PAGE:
FIG. 8 is a partially sectional view which shows a multi-rotor synchronous machine according to the second embodiment of the invention, as taken along an axial direction thereof;

FIG. 9 is a partially sectional view which shows the multi-rotor synchronous machine of FIG. 8, as taken along a radius direction thereof;

FIG. 10 is a partially enlarged view which shows arrangements of elastic members and ribs of a rotor support stay and an inner rotor support stay;

FIG. 11 is a graph which shows the relation between loads acting on an inner rotor and relative angle between the inner and outer rotors;

FIG. 12 is a partially sectional view which shows the phase of current flowing through armature coils which is controlled when it is required to change the relative angle between outer and inner rotors from that in a neutral position in the second embodiment;

FIG. 13 is an illustration which shows torques acting on outer and inner rotors when the phase of current flowing through armature coils is controlled as shown in FIG. 12;

FIG. 14 is a graph which shows the relation between torques acting on outer and inner rotors when the phase of current flowing through armature coils is controlled as shown in FIG. 12;

FIG. 15 is a sectional view which shows the phase of current flowing through armature coils controlled in a low-speed and high torque motor mode in the second embodiment;

FIG. 16 is an illustration which shows torques acting on outer and inner rotors when the phase of current flowing through armature coils is controlled as shown in FIG. 15;

FIG. 17 is a sectional view which shows the phase of current flowing through armature coils controlled in a high-speed low-torque motor mode in the second embodiment;

FIG. 18 is an illustration which shows torques acting on outer and inner rotors when the phase of current flowing through armature coils is controlled as shown in FIG. 17;

FIG. 19 is a sectional view which shows the phase of current flowing through armature coils controlled in a high-speed low-torque generator mode in the second embodiment;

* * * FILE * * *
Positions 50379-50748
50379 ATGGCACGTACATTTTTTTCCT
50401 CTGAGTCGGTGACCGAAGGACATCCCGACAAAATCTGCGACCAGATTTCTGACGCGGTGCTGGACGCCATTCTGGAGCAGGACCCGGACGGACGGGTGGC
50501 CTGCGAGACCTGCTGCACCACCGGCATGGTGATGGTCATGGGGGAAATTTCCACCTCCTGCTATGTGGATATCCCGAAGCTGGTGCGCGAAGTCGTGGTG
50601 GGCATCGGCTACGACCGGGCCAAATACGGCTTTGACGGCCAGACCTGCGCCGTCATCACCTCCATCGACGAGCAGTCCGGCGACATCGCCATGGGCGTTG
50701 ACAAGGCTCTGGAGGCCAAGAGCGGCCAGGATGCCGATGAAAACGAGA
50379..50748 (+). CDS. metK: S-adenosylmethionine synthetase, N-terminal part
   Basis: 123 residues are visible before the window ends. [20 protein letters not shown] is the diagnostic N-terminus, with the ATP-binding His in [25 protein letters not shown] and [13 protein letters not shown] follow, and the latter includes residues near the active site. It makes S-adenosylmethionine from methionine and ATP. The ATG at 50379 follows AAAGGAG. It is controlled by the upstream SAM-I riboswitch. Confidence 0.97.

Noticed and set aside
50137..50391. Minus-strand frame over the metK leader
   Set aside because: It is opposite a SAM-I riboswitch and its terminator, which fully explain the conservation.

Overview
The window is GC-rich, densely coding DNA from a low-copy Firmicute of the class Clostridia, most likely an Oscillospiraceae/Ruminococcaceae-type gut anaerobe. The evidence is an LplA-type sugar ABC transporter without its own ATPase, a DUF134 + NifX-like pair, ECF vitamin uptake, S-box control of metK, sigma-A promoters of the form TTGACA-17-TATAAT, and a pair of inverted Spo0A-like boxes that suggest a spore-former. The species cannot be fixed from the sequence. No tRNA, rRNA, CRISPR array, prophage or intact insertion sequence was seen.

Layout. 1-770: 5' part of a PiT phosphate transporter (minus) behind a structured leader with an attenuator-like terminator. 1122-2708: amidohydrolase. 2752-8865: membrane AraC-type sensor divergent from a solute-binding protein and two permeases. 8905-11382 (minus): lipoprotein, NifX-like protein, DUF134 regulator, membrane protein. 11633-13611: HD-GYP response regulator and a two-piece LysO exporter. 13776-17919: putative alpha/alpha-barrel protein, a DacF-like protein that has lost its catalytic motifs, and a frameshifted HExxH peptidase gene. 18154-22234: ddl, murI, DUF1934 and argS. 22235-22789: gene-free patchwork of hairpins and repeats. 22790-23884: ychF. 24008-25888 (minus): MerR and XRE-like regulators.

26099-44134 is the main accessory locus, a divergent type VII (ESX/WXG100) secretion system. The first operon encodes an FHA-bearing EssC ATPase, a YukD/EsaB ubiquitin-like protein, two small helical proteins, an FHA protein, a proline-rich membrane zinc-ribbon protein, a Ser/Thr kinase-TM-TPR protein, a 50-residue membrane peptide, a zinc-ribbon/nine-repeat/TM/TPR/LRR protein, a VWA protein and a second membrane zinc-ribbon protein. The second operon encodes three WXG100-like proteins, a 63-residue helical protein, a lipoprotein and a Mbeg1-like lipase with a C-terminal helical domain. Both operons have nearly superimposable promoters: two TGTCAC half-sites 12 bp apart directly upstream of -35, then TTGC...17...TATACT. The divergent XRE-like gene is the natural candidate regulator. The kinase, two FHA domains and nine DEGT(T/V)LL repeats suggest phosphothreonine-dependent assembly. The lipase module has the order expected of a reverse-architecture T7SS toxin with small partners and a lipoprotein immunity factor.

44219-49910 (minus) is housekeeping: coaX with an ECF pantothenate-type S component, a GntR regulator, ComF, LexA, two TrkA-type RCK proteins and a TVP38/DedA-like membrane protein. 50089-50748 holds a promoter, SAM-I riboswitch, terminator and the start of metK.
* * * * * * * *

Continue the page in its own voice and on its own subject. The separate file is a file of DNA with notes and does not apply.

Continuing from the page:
FIG. 20 is an illustration which shows torques acting on outer and inner rotors when the phase of current flowing through armature coils is controlled as shown in FIG. 19;

FIG. 21 is a sectional view which shows the phase of current flowing through armature coils controlled to change the relative angle between outer and inner rotors for establishing a high-torque generator mode in the second embodiment;

FIG. 22 is an illustration which shows torques acting on outer and inner rotors when the phase of current flowing through armature coils is controlled as shown in FIG. 21;

FIG. 23 is a sectional view which shows the phase of current flowing through armature coils controlled in a high-torque generator mode in the second embodiment;

FIG. 24 is an illustration which shows torques acting on outer and inner rotors when the phase of current flowing through armature coils is controlled as shown in FIG. 23;

FIG. 25 is a flowchart of a program to be performed to operate a multi-rotor synchronous machine at the start-up of the engine.

FIG. 26 is a flowchart of a program to be performed to operate a multi-rotor synchronous machine in a regenerative braking mode;

FIG. 27 is a sectional view which shows a multi-rotor synchronous machine according to the third embodiment of the invention;

FIG. 28 is a graph which shows the relation between the speed of the synchronous machine of FIG. 27 and the produced torque in the third embodiment;

FIG. 29 is a sectional view which shows a positional relation between outer and inner rotors in a low-speed high-torque motor mode in the third embodiment;

FIG. 30 is a sectional view which shows a positional relation between outer and inner rotors in a high-speed low-torque motor mode;